Roman and Byzantine Morocco The Romans controlled all or part of the Morocco area from about 42 AD until the last Byzantine outpost fell about 710 AD. Roman rule was interrupted for about 100 years by the invasion of the Vandals from Europe. When Eastern Roman rule was restored it was mostly along the coastal zone. The Walls of Ceuta, North Africa The ancient Royal Walls originally date back to the 5th century. Ceuta's location has made it an important commercial trade and military way-point for many cultures, beginning with the Carthaginians in the 5th century BC, who called the city Abyla. It was not until the Romans took control of the region in AD 42 that the port city, then named Septa, assumed an almost exclusive military purpose. It changed hands again approximately 400 years later, when Vandal tribes ousted the Romans. It then fell into the hands of the Visigoths, and finally become an outpost of the Eastern Roman Empire. .
Volubilis (Photo credit: Lukas Vermeer)
Around 710, as Muslim armies approached the city, its Byzantine Governor, Julian changed his allegiance, and exhorted the Muslims to invade the Iberian Peninsula. The Roman Province of Mauretania Tingitana Mauretania Tingitana was a Roman province located in northwestern Africa, coinciding roughly with the northern part of present-day Morocco and Spanish cities of Ceuta and Melilla. The province extended from the northern peninsula, opposite Gibraltar, to Chellah (or Sala) and Volubilis to the south, and as far east as the Oued Laou river. Its capital city was the city of Tingis (Berber name: Tingi) which is the modern city of Tangier. Other major cities of the province were Iulia Valentia Banasa and Lixus. After the death of Ptolemy of Mauretania, the last king of Mauretania in AD 40, Roman emperor Claudius changed the kingdom Mauretania into two Roman provinces: Mauretania Caesariensis and Mauretania Tingitana.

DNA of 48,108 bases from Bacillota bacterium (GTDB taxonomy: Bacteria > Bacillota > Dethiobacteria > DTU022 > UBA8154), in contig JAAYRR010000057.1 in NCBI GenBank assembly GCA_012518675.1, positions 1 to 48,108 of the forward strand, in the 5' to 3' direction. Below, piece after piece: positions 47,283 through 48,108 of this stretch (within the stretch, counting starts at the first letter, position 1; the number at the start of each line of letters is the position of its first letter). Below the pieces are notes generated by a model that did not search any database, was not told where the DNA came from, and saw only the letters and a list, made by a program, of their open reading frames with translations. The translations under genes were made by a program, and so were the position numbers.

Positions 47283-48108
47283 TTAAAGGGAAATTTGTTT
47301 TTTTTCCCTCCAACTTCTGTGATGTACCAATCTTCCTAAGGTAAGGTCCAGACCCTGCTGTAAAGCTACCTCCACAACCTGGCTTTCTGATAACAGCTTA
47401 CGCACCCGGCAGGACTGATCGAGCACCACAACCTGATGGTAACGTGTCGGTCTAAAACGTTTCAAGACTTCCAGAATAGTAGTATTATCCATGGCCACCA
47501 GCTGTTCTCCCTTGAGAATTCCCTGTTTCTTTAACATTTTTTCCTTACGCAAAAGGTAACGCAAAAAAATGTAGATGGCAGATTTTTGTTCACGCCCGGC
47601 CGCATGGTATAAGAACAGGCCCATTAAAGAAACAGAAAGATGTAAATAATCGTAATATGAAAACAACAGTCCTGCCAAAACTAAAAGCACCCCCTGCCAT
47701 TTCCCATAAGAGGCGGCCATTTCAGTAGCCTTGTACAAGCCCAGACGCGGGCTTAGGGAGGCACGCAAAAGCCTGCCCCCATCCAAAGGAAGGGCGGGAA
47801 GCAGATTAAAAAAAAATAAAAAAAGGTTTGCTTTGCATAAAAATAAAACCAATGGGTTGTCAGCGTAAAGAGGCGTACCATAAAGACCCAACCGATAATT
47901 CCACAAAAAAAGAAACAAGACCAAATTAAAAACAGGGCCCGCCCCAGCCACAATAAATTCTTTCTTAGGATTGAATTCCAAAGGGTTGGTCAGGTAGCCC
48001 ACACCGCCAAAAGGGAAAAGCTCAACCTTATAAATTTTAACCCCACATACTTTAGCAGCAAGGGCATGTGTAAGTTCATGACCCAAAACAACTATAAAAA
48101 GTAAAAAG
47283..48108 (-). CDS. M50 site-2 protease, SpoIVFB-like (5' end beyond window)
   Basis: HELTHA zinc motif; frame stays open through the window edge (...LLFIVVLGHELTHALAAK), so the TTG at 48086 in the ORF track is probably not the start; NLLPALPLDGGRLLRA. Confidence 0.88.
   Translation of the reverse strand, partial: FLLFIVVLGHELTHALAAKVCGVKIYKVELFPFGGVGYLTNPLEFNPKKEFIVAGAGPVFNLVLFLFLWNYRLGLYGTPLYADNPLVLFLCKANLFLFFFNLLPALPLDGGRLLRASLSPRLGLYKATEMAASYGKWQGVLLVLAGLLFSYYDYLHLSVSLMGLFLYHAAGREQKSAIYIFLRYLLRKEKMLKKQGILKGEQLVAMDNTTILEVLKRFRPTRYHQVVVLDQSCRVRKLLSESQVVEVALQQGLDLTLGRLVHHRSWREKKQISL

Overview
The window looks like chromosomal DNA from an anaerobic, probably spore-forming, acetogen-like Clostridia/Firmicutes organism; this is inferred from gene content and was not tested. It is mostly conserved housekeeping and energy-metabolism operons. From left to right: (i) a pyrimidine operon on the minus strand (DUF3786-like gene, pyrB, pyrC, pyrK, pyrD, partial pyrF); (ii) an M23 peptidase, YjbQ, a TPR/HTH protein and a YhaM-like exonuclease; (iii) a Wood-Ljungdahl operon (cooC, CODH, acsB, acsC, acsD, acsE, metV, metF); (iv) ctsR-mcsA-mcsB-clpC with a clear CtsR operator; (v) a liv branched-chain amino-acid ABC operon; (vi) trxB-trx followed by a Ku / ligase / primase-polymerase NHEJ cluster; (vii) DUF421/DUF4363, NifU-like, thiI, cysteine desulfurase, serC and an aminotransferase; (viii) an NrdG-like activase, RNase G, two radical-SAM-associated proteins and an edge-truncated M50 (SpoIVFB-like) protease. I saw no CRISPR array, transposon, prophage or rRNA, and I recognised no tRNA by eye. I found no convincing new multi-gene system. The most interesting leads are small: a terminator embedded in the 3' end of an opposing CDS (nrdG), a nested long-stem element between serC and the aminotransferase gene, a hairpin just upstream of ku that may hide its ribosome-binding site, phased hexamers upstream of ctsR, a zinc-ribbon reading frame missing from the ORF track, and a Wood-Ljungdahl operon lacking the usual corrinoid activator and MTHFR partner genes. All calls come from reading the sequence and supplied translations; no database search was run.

The Roman Province of Mauretania Tingitana. The Roman occupation did not extend very far into the continent. In the far west, the southern limit of imperial rule was Volubilis, which was ringed with military camps such as Tocolosida slightly to the south east and Ain Chkour to the north west, and a fossatum or defensive ditch. On the Atlantic coast Sala Colonia was protected by another ditch and a rampart and a line of watchtowers. This was not a continuous line of fortifications: there is no evidence of a defensive wall like the one that protected the turbulent frontier in Britannia at the other extremity of the Roman Empire. Rather, it was a network of forts and ditches that seems to have functioned as a filter. The limes– the word from which the English word “limit” is derived – protected the areas that were under direct Roman control by funnelling contacts with the interior through the major settlements, regulating the links between the nomads and transhumants with the towns and farms of the occupied areas. The same people lived on both sides of these limes, although the population was quite small. Volubilis had perhaps twenty thousand inhabitants at most in the second century. On the evidence of inscriptions, only around ten to twenty per cent of them were of European origin, mainly Spanish; the rest were local.